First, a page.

There’s just something about in-laws.
Most people you see don’t get along with their better halves family, but that’s life. At least they don’t try to hunt you down and kill you on your wedding night. If they do, that’s not normal.
But it is for the Le Domas Gaming Dominion in the new dark comedy “Ready or Not.”
A family tradition for the Le Domases is to have the new bride or groom pick a card out of a mysterious box on the night of the wedding. The card could be something as simple as checkers, but if someone were to draw the card of hide and seek, well then it doesn’t turn out good for them.
Apparently, the family made some deal with the devil and should that card be drawn, they have to make a sacrifice or they will die. That’s the plot of the movie. It is pretty barebones, as are most horror films (The “Saw” franchise notwithstanding) but this movie is a good cat and mouse picture.
The unlucky bride is Grace (played by Hugo Weaving’s niece Samara) and she is in love with her fiancée Alex, as most happy couples are. She notices his rich family is odd, especially the creepy Aunt Helene, but she doesn’t think much of it.
Some of the remarks from the in-laws aren’t very nice, but she chalks it up to just being snooty members of the upper class. After all, her future mother-in-law Becky is extremely nice to her and happy she has brought Alex back into the fold.
Grace doesn’t wonder why Alex was estranged from his family, little does she know it’s because they worship the devil and are willing to kill her, but she gets back to that later.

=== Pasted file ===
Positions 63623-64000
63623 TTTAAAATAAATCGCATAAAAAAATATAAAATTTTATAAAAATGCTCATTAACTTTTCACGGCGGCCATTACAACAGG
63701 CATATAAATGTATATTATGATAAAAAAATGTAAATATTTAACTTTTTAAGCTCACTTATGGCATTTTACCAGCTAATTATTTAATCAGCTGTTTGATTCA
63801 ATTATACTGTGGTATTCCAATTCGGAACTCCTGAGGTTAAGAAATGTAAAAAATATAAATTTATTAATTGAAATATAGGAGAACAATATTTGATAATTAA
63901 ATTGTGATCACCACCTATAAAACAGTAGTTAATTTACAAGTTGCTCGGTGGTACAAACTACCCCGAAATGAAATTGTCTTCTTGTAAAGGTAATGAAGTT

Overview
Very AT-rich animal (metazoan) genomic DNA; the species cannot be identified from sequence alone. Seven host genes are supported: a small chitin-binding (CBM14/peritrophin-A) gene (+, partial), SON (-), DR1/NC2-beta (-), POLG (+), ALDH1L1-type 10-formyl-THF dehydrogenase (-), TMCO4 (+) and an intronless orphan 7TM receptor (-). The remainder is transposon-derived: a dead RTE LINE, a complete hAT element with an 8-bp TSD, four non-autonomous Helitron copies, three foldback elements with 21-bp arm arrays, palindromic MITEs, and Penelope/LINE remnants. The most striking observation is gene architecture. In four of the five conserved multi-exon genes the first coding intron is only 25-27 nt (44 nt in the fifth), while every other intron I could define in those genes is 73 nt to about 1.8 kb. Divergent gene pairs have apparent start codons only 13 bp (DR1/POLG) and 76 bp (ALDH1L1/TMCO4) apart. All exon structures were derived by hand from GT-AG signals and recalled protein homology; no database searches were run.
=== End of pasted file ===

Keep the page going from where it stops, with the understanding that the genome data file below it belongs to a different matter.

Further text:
Once Grace picks the card and the game begins, a lot of gory hijinks commence with Grace ultimately rethinking her wedding vows at the end. It is a great take on horror films, having some fun with the genre like “Cabin in the Woods” did in 2012.
There are some overtones toward the rich in the film, which I understand why they are there, but this movie isn’t smart enough to be a satire. It is just an enjoyable flick with a simple plot and a good lead actress in Weaving.
What I liked:
• I have yet to see Weaving in anything else, but she gave me some Margot Robbie vibes in terms of a lot of her acting expressions. It doesn’t hurt that she looks similar to her.
• I thought the father-in-law Tony (Henry Czerny) was really loving his role. The man chewed a lot of scenery in a film that kind of felt flat at times. Having an actor who loves their role so much brings one back into a movie if they are feeling iffy about it. Nicolas Cage has made a career out of that.
• I thought the backstory was interesting about the family’s pact with a mysterious benefactor who granted their wish of wealth in return for some unsavory things such as the game of hide and seek.
• Becky is played by Andie McDowell who I have always liked since “Groundhog Day,” and her trademark accent is a welcome addition in this film of mostly unknowns.
What I didn’t like:
• The movie did drag on at times and I could say most of it comes from my next comment, but some of the writing just seems like the directors are trying to fill a runtime instead of making it a suspense-filled film like it should be.
• The one thing I hate to associate with this film – because I did enjoy it – was the experience at the Stillwater AMC. Midway through the movie, when Grace is on the run, the screen started to fog up. At first, it was just a hue making it a bit hard to see, then it completely filled up and nothing could be seen. It took 10 minutes for the employees to clean off – OK I get it – but the movie had been playing throughout and they refused to rewind it. So, I just missed 10 minutes of a movie I paid for and it really grinded my gears. Please show that you care.
Rating: R for violence, bloody images, language throughout, and some drug use.
My score: 78/100
Jordan Bishop is the assistant news editor at the Stillwater News Press and can be reached at firstname.lastname@example.org.